Pakistan smuggles drugs worth Rs 7,500 crore into Punjab every year: AIIMS report

Notably, nearly all of the heroin enters India over the Pakistan border, and by the smugglers backed by Pakistan's ISI.

Last Updated: Jan 15, 2016, 15:29 PM IST
Pakistan smuggles drugs worth Rs 7,500 crore into Punjab every year: AIIMS report
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Chandigarh: In a report which reveals the extent of the drug menace in Punjab, it has been said that opioids worth Rs 7,500 crore are consumed in the state every year.

Of these, heroin's share is Rs 6,500 crore, says a new study by AIIMS.

Quoting the study by the National Drug Dependence Treatment Centre (NDDTC) at AIIMS, The Times of India reports that out of around 2.77 crore people in Punjab, there are over 2.3 lakh opioid-dependent people, of whom 76 percent are aged between 18 and 35 years.

"Most common opioid drug used by this group is heroin (53 percent), followed by opium, doda and phukki (33 percent). The rest (14 percent) reported using a variety of pharmaceutical opioids. About one-third take their opioid drugs through injecting route and among them almost 90 percent (29 percent overall), inject heroin," the report said.

 

The survey further says that opioid-dependent people are spending approximately Rs 20 crore daily on these drugs. On an average, a heroin-dependent individual spends about Rs 1,400 per day.

Notably, nearly all of the heroin enters India over the Pakistan border, and by the smugglers backed by Pakistan's ISI.

Security agencies have so far insisted that Pakistani heroin is not consumed in Punjab; it merely passes through to bigger cities like Delhi, reports the daily.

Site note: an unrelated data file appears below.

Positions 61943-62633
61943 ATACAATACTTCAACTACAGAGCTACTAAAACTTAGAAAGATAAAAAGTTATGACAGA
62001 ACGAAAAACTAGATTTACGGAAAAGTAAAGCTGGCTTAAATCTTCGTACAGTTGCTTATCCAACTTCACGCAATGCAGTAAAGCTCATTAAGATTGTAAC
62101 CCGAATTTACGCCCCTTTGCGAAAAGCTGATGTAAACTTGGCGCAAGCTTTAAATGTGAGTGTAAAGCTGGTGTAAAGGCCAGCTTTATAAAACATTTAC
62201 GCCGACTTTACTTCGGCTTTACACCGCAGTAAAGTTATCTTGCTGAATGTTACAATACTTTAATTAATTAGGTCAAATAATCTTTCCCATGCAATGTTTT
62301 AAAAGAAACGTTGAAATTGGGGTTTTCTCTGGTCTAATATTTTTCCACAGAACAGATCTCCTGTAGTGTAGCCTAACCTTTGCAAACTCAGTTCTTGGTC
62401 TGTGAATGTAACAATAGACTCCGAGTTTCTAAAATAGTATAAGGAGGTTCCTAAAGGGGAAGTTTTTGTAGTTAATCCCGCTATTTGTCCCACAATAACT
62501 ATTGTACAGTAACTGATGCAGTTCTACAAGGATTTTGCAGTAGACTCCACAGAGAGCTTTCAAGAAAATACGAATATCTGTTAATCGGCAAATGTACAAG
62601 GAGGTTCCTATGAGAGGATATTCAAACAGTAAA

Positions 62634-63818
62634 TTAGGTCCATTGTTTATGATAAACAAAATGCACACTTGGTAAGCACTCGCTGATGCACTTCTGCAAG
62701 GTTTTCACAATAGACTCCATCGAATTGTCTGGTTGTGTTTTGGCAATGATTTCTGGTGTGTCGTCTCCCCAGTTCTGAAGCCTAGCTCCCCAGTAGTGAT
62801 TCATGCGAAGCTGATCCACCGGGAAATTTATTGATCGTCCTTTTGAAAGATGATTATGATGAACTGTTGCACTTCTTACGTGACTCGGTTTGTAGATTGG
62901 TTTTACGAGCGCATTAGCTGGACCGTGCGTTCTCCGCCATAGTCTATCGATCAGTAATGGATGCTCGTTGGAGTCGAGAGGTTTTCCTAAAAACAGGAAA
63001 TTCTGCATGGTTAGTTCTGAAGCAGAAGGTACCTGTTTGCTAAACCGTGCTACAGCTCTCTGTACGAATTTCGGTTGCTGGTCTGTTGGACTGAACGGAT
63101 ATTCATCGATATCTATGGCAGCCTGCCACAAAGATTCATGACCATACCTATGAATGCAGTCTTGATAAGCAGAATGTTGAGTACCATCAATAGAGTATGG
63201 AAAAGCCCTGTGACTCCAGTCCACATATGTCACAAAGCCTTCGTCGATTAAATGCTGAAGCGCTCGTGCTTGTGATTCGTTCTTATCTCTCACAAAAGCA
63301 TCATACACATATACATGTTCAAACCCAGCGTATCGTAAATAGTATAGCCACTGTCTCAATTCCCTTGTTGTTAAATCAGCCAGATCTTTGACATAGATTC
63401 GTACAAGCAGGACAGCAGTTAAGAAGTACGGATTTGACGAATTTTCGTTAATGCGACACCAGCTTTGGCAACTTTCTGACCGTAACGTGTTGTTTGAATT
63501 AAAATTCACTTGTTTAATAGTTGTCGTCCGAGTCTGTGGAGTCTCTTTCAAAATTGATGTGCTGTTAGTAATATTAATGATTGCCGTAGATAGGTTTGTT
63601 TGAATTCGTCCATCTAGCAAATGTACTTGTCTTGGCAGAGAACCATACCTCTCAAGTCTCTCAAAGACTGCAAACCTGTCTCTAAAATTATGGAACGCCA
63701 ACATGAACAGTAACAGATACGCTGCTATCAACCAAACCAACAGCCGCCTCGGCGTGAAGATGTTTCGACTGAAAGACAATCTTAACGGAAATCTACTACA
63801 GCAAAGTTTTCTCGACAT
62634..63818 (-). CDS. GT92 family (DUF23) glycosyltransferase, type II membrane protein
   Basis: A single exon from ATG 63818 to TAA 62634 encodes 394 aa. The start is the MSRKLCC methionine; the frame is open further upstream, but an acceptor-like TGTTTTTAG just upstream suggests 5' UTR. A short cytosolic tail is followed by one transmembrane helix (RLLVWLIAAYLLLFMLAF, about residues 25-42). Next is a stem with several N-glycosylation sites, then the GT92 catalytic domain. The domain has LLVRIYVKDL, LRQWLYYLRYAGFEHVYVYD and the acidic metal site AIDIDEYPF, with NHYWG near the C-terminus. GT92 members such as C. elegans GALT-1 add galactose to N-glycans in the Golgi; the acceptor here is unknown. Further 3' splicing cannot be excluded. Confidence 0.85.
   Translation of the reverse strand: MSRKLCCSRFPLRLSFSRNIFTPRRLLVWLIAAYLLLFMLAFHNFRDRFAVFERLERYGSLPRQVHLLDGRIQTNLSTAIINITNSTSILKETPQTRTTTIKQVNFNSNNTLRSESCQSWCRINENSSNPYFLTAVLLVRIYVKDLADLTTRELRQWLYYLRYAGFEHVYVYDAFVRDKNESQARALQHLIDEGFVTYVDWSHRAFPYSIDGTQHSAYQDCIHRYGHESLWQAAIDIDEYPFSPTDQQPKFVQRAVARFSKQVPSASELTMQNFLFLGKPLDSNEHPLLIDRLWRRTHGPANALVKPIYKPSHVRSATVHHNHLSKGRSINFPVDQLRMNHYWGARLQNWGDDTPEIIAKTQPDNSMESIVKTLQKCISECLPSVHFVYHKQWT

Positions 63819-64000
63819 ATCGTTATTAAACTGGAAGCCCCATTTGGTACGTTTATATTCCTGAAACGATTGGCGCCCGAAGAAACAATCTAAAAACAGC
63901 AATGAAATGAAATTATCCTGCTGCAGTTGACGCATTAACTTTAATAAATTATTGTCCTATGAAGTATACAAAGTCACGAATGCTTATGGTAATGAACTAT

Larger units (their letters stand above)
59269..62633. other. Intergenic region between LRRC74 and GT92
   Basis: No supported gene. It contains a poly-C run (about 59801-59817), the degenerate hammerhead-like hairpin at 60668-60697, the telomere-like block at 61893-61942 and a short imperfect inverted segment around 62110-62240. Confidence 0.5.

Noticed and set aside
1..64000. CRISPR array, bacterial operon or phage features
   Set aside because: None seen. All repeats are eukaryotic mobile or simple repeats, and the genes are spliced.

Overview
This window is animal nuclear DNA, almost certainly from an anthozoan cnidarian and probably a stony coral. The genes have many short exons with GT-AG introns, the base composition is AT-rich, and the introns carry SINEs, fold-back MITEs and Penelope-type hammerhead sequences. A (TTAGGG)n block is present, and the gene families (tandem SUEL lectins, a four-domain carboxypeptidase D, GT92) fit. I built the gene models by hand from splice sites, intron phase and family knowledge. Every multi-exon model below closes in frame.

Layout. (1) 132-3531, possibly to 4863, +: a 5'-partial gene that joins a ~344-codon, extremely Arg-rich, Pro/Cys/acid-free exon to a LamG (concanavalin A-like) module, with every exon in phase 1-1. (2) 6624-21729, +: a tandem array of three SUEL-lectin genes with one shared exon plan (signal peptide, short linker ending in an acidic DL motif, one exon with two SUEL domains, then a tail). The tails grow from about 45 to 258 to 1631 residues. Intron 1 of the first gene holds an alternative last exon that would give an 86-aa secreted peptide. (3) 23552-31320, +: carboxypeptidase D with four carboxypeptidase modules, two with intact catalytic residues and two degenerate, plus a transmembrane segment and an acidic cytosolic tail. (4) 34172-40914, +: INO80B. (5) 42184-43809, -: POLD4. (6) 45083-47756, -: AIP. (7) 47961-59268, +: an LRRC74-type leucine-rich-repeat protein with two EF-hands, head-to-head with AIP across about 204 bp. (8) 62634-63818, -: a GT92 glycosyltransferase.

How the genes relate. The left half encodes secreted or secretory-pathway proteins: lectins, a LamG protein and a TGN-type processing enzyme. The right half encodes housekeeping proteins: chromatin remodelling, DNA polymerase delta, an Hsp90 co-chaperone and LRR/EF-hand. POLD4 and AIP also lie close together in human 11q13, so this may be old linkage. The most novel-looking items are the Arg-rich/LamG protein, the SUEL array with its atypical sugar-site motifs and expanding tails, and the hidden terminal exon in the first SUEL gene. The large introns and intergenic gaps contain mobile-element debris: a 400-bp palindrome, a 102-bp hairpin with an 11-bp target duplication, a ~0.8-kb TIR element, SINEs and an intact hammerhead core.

However, the study - 'Punjab opioid dependence survey: Estimation of the size of opioid dependent population in Punjab' - reveals that Pakistan is not only using the drug smugglers to sneak terrorists into India, but also is making people of Punjab addictive of heroin.

The report also says that about 99 percent of the drug addict are males and 54 percent are married.

"A large majority (89 percent) are literate and have some degree of formal education. About 56 percent of opioid dependent people belong to rural areas and almost all 99 percent report Punjabi as their mother tongue.”

While as many as 80 percent of opioid dependent individuals tried to give up, only about 35 percent received any help. Evidence-based, effective treatment has been received by a minuscule proportion.

 

The survey covered 3,620 opioid dependent individuals across 10 districts -- Bathinda, Ferozepur, Gurdaspur, Hoshiarpur, Jalandhar, Kapurthala, Moga, Patiala, Sangrur, Tarn Taran -- which together house about 60 percent of the population of Punjab.

The report, which has been released by the state government, also highlighted a huge gap in the availability of treatment services for opioid dependent individuals - despite significant demand.